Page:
This annotated whitepaper acknowledges the importance of a thorough review:
Constructing a hash function is difficult; constructing a hash function satisfying these constraints seems to be more difficult. This paper seems to have no explanation of the actual hashing algorithm CryptoNight.
Nic van Saberhagen describes loosely some properties of a proof of ...
The question to ask isn't 'Can this be done?' but rather 'Is this something we can benefit from?'.
Since you did ask explicitly if it was possible, I'll address that first:
Yes, it's absolutely possible for Monero to adopt this proposed PoW algorithm. The PoW algorithm is orthogonal to the issue of privacy, as long as the PoW algorithm chosen isn't one ...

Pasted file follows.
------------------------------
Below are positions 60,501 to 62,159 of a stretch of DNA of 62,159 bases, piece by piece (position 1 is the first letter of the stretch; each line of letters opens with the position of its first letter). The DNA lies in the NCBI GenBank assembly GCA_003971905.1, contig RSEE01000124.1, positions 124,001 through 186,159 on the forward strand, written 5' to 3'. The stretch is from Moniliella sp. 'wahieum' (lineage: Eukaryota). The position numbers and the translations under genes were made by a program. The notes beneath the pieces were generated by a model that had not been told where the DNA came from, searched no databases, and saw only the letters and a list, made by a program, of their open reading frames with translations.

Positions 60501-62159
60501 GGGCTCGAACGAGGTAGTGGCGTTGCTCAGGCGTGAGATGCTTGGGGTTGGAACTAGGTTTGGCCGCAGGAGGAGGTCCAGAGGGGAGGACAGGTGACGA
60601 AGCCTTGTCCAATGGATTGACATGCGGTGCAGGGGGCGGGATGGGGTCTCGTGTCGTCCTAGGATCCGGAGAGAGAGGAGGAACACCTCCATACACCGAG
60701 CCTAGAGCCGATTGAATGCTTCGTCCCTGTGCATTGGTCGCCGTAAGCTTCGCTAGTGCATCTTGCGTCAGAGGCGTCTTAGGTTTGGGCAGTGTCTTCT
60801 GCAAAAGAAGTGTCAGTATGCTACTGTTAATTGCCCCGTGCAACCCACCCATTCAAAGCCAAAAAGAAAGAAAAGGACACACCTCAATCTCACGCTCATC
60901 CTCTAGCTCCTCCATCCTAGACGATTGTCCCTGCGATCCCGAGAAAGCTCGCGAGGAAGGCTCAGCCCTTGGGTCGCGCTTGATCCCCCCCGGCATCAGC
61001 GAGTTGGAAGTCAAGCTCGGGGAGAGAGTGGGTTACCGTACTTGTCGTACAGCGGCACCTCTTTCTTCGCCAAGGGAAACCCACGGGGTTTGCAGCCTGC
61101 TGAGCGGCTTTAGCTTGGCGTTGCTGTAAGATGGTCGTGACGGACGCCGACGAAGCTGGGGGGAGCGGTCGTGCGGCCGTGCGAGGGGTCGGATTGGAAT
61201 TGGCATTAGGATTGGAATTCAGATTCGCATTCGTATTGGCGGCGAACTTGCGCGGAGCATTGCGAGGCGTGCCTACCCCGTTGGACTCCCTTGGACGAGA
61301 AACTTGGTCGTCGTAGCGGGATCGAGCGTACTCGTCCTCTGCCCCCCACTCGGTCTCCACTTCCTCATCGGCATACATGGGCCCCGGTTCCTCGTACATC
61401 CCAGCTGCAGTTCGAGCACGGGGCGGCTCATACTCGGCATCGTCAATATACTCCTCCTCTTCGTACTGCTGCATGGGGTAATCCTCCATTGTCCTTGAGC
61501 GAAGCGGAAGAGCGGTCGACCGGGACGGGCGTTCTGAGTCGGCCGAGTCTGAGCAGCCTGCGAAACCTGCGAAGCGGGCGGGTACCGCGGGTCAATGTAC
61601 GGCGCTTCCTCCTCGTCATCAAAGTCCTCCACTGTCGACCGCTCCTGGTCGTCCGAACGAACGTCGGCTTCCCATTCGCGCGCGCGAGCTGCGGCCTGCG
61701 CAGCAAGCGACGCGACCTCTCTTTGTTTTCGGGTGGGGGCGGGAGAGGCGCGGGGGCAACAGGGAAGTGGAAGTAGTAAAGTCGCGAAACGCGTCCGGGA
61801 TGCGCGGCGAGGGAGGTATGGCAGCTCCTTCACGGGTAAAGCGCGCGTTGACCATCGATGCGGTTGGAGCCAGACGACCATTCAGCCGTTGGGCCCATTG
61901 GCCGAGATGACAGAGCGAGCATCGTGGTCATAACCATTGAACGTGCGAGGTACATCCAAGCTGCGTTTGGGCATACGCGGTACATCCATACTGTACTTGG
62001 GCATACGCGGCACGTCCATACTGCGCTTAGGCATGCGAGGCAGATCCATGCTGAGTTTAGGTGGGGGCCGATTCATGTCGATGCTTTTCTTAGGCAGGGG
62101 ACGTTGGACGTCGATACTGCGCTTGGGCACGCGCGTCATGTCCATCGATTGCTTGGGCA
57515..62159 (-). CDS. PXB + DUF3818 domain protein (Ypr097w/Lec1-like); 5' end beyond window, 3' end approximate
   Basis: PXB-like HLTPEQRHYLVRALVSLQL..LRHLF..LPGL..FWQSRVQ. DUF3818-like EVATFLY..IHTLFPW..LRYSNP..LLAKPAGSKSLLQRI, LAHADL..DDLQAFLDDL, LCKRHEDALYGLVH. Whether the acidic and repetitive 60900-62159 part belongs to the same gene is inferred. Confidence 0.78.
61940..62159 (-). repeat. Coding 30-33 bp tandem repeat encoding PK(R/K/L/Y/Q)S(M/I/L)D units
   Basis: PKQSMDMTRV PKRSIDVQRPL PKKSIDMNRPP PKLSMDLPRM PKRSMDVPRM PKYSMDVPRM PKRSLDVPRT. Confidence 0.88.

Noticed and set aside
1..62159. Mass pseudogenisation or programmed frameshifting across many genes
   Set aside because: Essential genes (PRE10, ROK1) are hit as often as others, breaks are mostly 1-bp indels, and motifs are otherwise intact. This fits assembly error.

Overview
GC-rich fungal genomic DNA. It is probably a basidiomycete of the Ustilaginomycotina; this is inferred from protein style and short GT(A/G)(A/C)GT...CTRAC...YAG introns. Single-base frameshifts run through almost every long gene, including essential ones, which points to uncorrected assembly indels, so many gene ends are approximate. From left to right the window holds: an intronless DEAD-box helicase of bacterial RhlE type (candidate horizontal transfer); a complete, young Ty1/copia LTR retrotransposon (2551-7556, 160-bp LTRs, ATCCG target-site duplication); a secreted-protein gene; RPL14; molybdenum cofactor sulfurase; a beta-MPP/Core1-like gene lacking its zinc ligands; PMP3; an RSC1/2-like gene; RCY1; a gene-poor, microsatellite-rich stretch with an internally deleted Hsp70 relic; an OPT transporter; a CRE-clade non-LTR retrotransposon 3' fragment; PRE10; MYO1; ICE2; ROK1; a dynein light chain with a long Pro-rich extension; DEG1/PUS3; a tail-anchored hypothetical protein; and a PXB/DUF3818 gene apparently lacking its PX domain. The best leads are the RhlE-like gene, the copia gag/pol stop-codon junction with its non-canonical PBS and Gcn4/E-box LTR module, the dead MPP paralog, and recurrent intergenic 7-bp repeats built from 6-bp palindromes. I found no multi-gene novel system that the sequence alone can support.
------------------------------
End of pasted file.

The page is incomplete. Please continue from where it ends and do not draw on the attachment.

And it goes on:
Monero uses keccak-256, where 256 refers to the bit length of the hash produced.
Note that SHA-3-256 is slightly different, and so will not produce the same result as keccak-256.
This library will produce the correct hash: https://www.npmjs.com/package/keccak
From my understanding, daughter chains are not as secure. They do not have the same mining strength that the normal blockchain has with its PoW system.
Daughter chains can be helpful for rapid/instant transactions, where I have good faith the network will not be hacked for someone to steal my $2.